Income tax deduction on deposit made in wife PPF account or ELSS funds
It is often asked by people who want to save some of their hard-earned money in the form of income tax deductions that can they claim a deduction if they deposit a sum in their wife’s (or spouse’s) Public Provident Fund (PPF) account. Or, in another scenario, are any kind of tax benefits if you invest in Equity Linked Savings Scheme (ELLS) in your spouse’s name?
Here are all your questions solved:
IT deductions that come under Section 80 C given the option of a set of investments or expenses made. These options divide into two sets of items:
- Items for which you can IT deduction only if you have invested or has paid in your name (the taxpayer’s name)
- Items for which you can claim IT deduction no matter if you have invested or has paid in your spouse’s or children’s name
Now, deposits made to your wife’s PPF account come under the first category of items, which means that you can contribute either to your, your spouse’s, or either children’s PPF account and can claim IT deduction later. Notably, even if your children are married and financially independent, you can still get IT deductions for depositing in their PPF accounts.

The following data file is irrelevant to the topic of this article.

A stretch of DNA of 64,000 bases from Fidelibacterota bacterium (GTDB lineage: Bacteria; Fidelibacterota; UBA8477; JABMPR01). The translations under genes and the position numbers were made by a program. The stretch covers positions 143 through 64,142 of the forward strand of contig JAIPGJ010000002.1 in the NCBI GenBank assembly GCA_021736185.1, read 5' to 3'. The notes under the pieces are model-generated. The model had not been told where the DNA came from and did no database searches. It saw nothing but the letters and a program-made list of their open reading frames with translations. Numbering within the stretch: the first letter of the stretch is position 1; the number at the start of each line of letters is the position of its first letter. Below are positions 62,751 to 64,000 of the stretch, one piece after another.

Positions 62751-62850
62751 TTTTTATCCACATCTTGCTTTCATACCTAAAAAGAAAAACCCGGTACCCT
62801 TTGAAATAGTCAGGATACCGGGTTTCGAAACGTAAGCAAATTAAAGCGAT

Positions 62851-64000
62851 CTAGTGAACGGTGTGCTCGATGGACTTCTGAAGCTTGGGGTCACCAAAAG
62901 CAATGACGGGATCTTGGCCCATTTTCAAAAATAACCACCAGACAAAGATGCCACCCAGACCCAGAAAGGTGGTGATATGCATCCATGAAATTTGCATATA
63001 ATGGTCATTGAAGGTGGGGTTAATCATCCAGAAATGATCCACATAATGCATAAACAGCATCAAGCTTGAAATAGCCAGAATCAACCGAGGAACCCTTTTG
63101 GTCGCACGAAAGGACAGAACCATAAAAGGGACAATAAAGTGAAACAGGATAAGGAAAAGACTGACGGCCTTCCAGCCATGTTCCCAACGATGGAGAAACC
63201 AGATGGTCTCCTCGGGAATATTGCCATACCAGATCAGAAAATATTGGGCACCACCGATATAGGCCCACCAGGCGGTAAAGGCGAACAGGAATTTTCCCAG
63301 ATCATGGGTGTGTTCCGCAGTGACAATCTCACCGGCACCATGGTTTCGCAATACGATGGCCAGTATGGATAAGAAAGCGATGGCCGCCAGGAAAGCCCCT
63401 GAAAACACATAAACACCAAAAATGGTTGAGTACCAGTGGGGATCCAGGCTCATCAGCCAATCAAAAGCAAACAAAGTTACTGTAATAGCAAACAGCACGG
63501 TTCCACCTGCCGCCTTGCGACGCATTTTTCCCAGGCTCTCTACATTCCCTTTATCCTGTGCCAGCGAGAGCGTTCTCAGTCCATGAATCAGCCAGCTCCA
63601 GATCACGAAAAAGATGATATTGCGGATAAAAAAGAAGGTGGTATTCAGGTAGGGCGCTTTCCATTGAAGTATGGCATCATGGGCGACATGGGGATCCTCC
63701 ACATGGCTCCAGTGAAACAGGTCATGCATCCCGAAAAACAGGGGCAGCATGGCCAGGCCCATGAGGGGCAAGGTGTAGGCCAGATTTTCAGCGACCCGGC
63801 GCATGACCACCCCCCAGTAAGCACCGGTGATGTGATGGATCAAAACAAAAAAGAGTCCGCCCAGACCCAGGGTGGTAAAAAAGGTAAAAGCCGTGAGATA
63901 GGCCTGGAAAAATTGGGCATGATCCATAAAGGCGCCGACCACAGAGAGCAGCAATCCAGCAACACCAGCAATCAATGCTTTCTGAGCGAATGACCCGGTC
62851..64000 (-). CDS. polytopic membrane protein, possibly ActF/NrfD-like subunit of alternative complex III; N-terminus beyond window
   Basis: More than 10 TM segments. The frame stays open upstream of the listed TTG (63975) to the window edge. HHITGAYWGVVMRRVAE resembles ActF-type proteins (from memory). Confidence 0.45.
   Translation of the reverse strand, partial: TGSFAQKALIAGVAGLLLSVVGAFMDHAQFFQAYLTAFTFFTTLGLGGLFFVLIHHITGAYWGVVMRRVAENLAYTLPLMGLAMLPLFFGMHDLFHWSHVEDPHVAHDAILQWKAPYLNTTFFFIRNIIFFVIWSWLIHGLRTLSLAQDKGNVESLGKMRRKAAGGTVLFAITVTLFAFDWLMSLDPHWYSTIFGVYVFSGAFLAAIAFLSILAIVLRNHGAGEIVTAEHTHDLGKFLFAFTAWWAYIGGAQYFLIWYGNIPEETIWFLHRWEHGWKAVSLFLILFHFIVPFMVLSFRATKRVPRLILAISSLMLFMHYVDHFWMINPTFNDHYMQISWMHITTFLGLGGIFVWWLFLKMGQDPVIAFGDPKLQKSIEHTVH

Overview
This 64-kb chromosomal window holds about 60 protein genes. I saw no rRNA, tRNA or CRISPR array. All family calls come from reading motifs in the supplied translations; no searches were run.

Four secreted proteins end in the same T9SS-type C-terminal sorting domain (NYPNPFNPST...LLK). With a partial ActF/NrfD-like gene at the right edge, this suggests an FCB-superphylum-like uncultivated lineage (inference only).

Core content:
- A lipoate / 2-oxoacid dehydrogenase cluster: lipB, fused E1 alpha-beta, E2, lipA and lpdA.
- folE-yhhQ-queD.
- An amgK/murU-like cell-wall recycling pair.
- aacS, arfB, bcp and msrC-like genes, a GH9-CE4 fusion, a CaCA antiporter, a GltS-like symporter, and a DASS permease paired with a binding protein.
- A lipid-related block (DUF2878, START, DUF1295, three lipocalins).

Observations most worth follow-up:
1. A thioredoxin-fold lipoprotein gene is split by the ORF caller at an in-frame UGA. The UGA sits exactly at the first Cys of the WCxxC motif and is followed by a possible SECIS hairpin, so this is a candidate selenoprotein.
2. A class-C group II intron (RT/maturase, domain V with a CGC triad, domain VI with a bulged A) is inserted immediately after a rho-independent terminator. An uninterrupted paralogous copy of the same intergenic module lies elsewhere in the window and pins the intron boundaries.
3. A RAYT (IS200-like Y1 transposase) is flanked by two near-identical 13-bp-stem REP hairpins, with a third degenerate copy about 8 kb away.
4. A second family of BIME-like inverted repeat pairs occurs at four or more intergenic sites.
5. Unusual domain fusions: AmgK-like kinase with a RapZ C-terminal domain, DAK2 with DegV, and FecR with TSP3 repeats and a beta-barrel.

Equity Linked Savings Scheme Mutual Funds:
Now, let’s come to ELSS mutual funds. You can claim for IT deductions only when making the investment in your name only. In simpler terms, you can invest in your spouse’s name in some ELSS mutual fund and can avail IT deductions.
It should be noted here that when you invest in your spouse’s name in some ELSS mutual fund, the tax department sees it merely as a gift. And there are no tax implications for such gifts.
According to Section 64 of the IT Act, the money or asset that your spouse gets from you, shall be added to your (the original taxpayer) income. Hence, your income plus the gifts sent by you to your spouse in the form of ELLS mutual funds will be taxed only it is generally taxed as per the rules of Section 112A of the IT Act.
Comparing this to PPF account deposit, the latter account is actually tax-free. Hence, there is no immediate tax implication of that.